For guitarist, from beginners to advanced players, there is a chord system called CAGED system, where you take the form of C, A, G, E, D barre chords and move them across the fretboard over different roots.
(img from https://www.cagedguitarsystem.net/)
So you only need to learn at most 5 basic chord shapes to start playing chord progressions on the guitar. However, for pianists, this concept might be a bit difficult to understand without basic guitar knowledge, and learning the guitar for a short time isn't always the most efficient and effective method of approach to arranging for chordal playing on guitar. Fortunately, I have recently analyzed this system a bit more, and found an interesting pattern within these chords.
If we take the voicing of these chords along, without considering their fingerings on the guitar, there are really only two voicing patterns. Let us decode these two in scale degrees, notation, and piano roll, building upon the root C.
Shape 1 (EAD): 1 5 1 3 5 1
Shape 2 (GC): 1 3 5 1 3 5
These numbers are labeled as scale degrees from the major scale. Any variation would be an alternation, explained later in this article.
Shape 1 (EAD):
Shape 2 (GC):
Shape 1 (EAD):
Shape 2 (GC):
The shape names within the bracket are arranged by the number of notes they contain. In the first shape, E chord would contain all 6 notes, A chord would contain 5 notes starting from the root at the beginning, while the D chord only contains the first 4 notes. Same logic applies to the GC shape.
With the above knowledge as the foundation, we can begin to experiment altering the shapes for more expressive chord voicings.
Because of the physical limitations of the guitar (only 6 strings with fixed interval relationships) and guitarists (we only have 4 fingers on one hand to press the string, 5 max), alternations are not always an easy reach. I have found it is best to keep the alternations for each shape within 3 notes. Once you get familiar with the basic guitar voicings, you can try combining multiple alternations as one, such as altering two or three sequential strings by the same amount of semitones (in some situations it only takes one finger to do that).
Every note within the shapes (except for the left most root I guess) can be altered, some by a semitone, some a whole tone, some even a minor or major third. Below is a list of changes each note can be altered to, colored by their difficulty: green is common and simple, yellow means less common, and red indicates that a certain amount of finger stretching is required, which might not co-exist with alternations on other strings.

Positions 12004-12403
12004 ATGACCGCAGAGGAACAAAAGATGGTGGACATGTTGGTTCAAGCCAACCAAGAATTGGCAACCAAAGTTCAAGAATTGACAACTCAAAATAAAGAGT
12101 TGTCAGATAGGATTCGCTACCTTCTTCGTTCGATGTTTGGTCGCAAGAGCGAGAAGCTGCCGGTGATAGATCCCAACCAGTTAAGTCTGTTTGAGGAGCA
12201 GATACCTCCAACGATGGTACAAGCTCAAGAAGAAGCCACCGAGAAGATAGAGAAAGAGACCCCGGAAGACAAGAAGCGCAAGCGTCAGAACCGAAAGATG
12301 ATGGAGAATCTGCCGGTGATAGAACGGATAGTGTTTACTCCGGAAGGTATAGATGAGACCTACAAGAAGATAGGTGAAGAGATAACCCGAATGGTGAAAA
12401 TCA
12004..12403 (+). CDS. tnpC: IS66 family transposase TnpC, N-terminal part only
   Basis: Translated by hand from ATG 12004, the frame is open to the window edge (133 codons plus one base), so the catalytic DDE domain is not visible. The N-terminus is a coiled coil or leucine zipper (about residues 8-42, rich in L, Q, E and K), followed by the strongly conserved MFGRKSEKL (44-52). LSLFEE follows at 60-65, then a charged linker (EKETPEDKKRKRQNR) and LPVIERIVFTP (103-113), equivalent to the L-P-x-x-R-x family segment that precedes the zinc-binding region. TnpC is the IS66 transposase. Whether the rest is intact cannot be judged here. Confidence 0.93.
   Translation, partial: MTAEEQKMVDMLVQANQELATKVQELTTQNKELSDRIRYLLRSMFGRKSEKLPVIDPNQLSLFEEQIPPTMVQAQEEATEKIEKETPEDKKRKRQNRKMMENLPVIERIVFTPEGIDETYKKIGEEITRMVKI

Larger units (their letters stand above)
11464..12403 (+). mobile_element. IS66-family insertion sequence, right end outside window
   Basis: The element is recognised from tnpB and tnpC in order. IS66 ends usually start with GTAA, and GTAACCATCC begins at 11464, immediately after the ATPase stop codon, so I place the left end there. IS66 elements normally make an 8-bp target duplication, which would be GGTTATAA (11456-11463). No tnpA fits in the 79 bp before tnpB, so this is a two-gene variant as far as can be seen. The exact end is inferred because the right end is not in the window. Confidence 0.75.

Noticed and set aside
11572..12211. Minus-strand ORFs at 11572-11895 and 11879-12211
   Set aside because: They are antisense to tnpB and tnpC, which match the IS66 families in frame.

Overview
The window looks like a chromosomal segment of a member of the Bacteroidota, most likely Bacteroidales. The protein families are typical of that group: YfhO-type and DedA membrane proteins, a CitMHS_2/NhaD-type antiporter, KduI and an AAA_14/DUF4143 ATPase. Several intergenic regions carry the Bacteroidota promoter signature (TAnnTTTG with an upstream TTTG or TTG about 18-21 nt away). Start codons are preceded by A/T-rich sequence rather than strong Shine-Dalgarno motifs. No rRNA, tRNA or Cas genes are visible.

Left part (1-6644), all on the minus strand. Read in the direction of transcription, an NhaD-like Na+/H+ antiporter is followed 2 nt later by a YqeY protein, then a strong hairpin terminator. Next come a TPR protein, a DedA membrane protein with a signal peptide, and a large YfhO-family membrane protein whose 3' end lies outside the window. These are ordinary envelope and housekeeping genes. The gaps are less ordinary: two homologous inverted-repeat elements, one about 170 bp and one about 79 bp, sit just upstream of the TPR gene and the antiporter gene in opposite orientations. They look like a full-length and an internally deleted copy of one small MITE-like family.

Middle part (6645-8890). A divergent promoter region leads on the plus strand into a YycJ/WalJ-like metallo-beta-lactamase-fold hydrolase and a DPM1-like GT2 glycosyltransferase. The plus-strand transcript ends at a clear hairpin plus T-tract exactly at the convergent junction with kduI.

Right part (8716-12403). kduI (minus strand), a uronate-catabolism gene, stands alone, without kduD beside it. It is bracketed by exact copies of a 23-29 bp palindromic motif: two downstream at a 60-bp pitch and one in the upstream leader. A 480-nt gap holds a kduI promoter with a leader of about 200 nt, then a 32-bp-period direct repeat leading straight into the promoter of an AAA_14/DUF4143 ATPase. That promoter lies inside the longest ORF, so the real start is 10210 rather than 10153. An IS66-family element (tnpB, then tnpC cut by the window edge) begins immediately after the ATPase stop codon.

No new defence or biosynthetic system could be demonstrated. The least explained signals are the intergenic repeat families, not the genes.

Note: I did not write them as actual playing position since we are covering multiple guitar shapes with one voicing.
Note 2: It's quite difficult to play minor chords with Shape 2, we normally use Shape 1 or other voicings for minor chords. The only way to play a minorish chords is to make Shape 2 a minor 9th or minor 11th, alternating +4 semitones for the 3rd and 4th string, which is a common voicing.
Using this method of alternation, we can already build few extended chords on guitar. For example:
A7 (Shape 1 A, 1 alternation)
C9 (Shape 2 C, 2 alternations)
Gmaj13 (based on Shape 1 E, 3 alternations)
Fmaj9 (based on Shape 1 D, 2 alternations)
With all the chord voicings available built from these two shapes alone, we can already construct guitar chordal playing arrangements that is not only convincing sound wise but also playable. The trick here is to not play everything. Omit some notes, leave some spaces. Not all chords require all six strings. It may be difficult to skip strings while strumming, but you can always limit the range of strummed notes. If you are finger picking, string choice becomes quite easy to handle.
Here's the score. I indicated which shape each chord belongs to, marked as "S#", plus number of alternations from the basic shape, marked as "a#".
Click for a bigger svg image.
Now it's your turn, come up with something musical with these two shapes.